The piece above, half of an old linen tablecloth, is the best of a bunch of fabric I dyed yesterday by the parfait method -- that is, layering approximate half yards of fabric in a bucket alternately with cups of dye (1 tsp dye powder and about 1 tsp of soda ash per each cup) until you've got about 10 pieces of fabric and 10 cups of dye -- and letting it steep for about 24 hours.
This second piece was in that batch as well, and it's a piece of raw silk. I used a variety of fabrics -- raw silk, old linen, silk gauze, silk habotai, silk crepe de chine, brocade silk, silk chiffon, Kona muslin, and a couple other things I can't remember -- and I used a variety of dyes in the warm green, rust and purple families. Thought it would all turn out better than it did, so I'll likely overdye the pieces I don't care for. You never know what you're going to get with this method.
This dye technique works best with fabrics that have body -- cottons, linen, the raw silk -- but not as well with the very fine fabrics that don't hold creases and folds.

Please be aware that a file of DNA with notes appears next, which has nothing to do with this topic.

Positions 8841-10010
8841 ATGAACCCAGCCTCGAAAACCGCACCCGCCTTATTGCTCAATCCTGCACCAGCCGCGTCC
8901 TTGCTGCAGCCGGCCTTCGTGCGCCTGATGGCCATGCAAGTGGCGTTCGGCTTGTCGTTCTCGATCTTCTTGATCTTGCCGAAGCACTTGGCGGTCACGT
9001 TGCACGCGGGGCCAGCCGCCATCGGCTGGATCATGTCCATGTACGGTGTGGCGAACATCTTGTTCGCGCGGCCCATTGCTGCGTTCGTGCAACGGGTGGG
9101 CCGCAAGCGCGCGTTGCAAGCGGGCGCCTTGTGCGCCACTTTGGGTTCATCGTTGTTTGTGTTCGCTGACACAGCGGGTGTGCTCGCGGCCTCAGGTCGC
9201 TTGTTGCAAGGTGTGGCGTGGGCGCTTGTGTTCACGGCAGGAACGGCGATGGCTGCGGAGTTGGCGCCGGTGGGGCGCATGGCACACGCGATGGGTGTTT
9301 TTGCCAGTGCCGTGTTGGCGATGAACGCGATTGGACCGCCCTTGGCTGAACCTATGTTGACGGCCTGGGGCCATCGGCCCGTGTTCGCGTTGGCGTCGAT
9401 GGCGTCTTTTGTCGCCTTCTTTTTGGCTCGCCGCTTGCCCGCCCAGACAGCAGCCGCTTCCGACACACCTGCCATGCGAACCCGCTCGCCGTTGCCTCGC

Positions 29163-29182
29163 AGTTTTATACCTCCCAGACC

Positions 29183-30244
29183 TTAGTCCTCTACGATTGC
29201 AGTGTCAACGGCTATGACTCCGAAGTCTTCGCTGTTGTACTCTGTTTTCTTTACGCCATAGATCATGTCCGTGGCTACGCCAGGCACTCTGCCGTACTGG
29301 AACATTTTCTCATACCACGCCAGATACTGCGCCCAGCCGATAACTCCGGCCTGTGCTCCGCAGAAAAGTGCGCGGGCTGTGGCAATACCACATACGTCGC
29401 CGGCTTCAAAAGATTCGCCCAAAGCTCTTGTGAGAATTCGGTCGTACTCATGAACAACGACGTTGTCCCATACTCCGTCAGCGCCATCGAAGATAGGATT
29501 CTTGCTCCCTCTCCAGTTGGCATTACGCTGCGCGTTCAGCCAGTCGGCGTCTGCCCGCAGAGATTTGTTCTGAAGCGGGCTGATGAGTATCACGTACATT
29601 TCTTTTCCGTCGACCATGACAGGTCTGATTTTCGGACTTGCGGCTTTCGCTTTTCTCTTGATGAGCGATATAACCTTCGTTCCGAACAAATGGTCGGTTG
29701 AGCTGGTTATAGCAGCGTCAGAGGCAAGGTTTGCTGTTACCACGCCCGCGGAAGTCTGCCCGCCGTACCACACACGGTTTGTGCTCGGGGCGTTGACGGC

This last image was an interesting experiment I've wanted to try for quite some time. Both pieces were shiboried on a pole and painted with Setacolor transparent paint. The slightly tan piece at lower left had been fully painted with brown and black paint, wrapped on a pole while wet, scrunched down, and left out in the sun to dry. The outside folds that were exposed to the sun are the dark lines you see. The other sample was wrapped on a pole as an undyed piece of fabric, scrunched, then painted with black Setacolor. The lighter areas were not exposed to sunlight plus didn't have any paint on them...although they turned slightly blue/gray as some paint bled through.
I kind of prefer the way the first piece turned out better than the second, but it seems like a waste of a lot of paint when most of it isn't exposed to light and therefore doesn't develop. Anyhow, I'm not sure that I would do this again, but it was on my mind to try and I'm glad I did!